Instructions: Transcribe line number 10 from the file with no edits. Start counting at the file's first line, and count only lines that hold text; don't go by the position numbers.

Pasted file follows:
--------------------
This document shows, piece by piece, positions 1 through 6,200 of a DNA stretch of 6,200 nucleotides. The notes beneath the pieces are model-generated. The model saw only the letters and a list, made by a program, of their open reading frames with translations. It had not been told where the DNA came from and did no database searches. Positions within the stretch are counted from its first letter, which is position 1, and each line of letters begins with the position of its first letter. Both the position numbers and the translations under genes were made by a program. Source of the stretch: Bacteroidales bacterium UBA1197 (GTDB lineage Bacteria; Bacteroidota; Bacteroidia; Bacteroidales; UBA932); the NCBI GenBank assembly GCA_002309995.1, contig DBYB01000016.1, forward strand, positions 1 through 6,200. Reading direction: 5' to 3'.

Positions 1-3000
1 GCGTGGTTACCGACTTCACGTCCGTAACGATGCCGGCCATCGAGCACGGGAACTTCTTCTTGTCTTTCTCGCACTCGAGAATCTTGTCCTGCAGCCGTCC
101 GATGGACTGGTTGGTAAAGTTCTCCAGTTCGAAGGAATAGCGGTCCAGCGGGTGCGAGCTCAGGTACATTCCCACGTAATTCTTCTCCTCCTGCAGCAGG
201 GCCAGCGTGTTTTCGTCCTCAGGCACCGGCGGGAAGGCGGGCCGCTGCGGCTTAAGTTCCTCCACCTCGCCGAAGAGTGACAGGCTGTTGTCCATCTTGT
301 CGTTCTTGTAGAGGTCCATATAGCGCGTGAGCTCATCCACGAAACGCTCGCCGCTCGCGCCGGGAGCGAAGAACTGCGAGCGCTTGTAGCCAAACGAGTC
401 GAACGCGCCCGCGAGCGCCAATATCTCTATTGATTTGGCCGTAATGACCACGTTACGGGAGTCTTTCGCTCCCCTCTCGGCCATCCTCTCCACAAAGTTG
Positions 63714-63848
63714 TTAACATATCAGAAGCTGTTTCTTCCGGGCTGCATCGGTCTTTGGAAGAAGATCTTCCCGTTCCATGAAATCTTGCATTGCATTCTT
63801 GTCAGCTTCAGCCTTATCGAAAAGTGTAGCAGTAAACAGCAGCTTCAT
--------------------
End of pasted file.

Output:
63801 GTCAGCTTCAGCCTTATCGAAAAGTGTAGCAGTAAACAGCAGCTTCAT